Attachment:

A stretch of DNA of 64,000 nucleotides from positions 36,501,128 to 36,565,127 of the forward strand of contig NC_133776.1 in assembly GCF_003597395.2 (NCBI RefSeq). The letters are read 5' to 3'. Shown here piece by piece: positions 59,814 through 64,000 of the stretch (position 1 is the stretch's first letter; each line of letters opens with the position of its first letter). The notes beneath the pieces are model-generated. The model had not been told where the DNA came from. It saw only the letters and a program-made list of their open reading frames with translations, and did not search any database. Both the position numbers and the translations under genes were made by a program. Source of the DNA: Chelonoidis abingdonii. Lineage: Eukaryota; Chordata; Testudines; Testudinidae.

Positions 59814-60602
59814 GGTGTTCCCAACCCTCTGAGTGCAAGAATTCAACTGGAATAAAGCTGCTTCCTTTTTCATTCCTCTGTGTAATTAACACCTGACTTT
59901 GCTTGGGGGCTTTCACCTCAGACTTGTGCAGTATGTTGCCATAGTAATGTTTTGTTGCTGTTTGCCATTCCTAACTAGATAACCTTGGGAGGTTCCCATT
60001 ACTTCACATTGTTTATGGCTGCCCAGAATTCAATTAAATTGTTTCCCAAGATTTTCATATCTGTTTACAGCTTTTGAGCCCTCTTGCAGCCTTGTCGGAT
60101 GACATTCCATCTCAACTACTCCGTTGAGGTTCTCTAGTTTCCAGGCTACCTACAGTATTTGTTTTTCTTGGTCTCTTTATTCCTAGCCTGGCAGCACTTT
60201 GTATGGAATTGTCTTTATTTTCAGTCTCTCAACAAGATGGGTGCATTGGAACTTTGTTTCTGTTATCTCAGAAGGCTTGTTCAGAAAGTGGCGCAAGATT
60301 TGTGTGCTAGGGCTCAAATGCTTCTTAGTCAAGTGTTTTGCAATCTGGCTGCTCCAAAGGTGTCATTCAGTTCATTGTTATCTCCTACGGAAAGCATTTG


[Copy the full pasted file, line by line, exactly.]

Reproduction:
A stretch of DNA of 64,000 nucleotides from positions 36,501,128 to 36,565,127 of the forward strand of contig NC_133776.1 in assembly GCF_003597395.2 (NCBI RefSeq). The letters are read 5' to 3'. Shown here piece by piece: positions 59,814 through 64,000 of the stretch (position 1 is the stretch's first letter; each line of letters opens with the position of its first letter). The notes beneath the pieces are model-generated. The model had not been told where the DNA came from. It saw only the letters and a program-made list of their open reading frames with translations, and did not search any database. Both the position numbers and the translations under genes were made by a program. Source of the DNA: Chelonoidis abingdonii. Lineage: Eukaryota; Chordata; Testudines; Testudinidae.

Positions 59814-60602
59814 GGTGTTCCCAACCCTCTGAGTGCAAGAATTCAACTGGAATAAAGCTGCTTCCTTTTTCATTCCTCTGTGTAATTAACACCTGACTTT
59901 GCTTGGGGGCTTTCACCTCAGACTTGTGCAGTATGTTGCCATAGTAATGTTTTGTTGCTGTTTGCCATTCCTAACTAGATAACCTTGGGAGGTTCCCATT
60001 ACTTCACATTGTTTATGGCTGCCCAGAATTCAATTAAATTGTTTCCCAAGATTTTCATATCTGTTTACAGCTTTTGAGCCCTCTTGCAGCCTTGTCGGAT
60101 GACATTCCATCTCAACTACTCCGTTGAGGTTCTCTAGTTTCCAGGCTACCTACAGTATTTGTTTTTCTTGGTCTCTTTATTCCTAGCCTGGCAGCACTTT
60201 GTATGGAATTGTCTTTATTTTCAGTCTCTCAACAAGATGGGTGCATTGGAACTTTGTTTCTGTTATCTCAGAAGGCTTGTTCAGAAAGTGGCGCAAGATT
60301 TGTGTGCTAGGGCTCAAATGCTTCTTAGTCAAGTGTTTTGCAATCTGGCTGCTCCAAAGGTGTCATTCAGTTCATTGTTATCTCCTACGGAAAGCATTTG